Pubs in Scotland will face an even less palatable menu, with Nicola Sturgeon set to look at the schedule set out by Boris Johnson and mirror most of it, particularly its sequencing, but add on five or six weeks for Scotland. That’s because the SNP has an unwritten motto, as do a chunk of the population, “never knowingly less righteous (i.e. authoritarian) than the next country”.
And his conclusion is spot –on. Yes, one day, we will get our pubs back in some form. But they will be hugely diminished from what they were before lockdowns.
Yes, eventually the pubs and social clubs will re-emerge in the UK, maybe even nightclubs and casinos. But the landscape will have changed dramatically, independent operators even more an endangered species, chains such as Wetherspoons ever more dominant. It didn’t have to be this way, but it is the inevitable outcome of the UK establishment once again casting the licensed trade as the whipping boy.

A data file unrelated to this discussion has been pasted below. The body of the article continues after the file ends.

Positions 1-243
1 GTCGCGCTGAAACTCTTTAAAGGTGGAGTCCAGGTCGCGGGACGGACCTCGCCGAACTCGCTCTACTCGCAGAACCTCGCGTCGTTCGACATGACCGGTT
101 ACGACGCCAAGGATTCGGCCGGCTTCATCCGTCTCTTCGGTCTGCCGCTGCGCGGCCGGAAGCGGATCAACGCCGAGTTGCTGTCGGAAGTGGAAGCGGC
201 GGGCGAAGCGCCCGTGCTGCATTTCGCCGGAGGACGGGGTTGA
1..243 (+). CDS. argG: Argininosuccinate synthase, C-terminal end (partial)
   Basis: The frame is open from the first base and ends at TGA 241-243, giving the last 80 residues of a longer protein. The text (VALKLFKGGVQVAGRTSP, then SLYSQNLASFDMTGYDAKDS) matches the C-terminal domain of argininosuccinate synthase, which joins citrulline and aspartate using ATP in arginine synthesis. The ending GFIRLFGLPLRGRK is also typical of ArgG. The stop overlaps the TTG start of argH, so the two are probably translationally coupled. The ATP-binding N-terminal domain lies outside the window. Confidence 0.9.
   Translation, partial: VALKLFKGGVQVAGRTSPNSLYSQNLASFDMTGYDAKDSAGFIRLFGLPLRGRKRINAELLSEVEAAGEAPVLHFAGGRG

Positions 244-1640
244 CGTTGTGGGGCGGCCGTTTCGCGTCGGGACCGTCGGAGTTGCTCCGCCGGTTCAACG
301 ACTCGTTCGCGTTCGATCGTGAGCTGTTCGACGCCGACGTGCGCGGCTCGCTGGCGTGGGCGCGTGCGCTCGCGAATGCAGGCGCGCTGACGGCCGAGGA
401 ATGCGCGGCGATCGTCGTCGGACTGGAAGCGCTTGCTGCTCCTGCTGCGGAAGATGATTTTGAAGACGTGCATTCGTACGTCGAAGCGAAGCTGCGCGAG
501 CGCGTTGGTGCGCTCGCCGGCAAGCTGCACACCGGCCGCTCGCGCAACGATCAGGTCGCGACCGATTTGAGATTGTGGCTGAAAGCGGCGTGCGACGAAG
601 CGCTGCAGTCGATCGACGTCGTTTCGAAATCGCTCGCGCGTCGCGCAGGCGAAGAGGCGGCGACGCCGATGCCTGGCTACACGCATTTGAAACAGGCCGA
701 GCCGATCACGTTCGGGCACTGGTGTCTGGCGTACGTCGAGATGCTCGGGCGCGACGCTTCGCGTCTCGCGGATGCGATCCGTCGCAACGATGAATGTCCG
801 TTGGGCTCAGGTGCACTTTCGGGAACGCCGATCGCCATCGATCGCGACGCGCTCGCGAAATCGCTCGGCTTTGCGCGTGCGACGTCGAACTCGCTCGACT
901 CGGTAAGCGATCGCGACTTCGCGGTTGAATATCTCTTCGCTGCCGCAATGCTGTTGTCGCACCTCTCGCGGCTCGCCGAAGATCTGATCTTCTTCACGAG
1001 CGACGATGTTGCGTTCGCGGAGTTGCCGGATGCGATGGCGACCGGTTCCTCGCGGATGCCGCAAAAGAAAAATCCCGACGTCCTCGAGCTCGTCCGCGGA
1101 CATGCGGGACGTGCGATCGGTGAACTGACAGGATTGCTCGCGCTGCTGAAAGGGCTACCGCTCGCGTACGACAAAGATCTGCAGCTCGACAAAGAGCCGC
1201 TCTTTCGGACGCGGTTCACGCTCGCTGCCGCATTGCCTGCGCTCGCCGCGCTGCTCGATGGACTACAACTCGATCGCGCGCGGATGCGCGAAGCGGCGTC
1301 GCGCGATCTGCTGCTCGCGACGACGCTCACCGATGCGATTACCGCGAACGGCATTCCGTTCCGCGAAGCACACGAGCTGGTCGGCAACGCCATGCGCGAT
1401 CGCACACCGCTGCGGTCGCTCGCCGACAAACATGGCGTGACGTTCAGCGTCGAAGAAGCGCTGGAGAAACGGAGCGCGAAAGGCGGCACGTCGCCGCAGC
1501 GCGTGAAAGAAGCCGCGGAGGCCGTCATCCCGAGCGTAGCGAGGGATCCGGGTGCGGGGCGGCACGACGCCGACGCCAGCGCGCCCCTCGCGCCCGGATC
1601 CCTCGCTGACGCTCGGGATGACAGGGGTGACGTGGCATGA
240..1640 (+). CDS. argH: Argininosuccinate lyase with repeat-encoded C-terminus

Saturday 20 February 2021

A swift half century

Next month will see the 50th anniversary of the Campaign for Real Ale, which was started by four young English journalists in Kruger’s Bar in Dunquin in County Kerry, Ireland. Drinks writer Laura Hadland, who tweets as @Morrighani, has been commissioned to write an anniversary history, which is to be released to coincide with the actual date. It is promised to be “warts and all” but it remains to be seen whether that extends beyond a few mildly embarrassing anecdotes to a deeper examination of its objectives and achievements. I’ve pre-ordered a copy, but obviously it hasn’t arrived yet.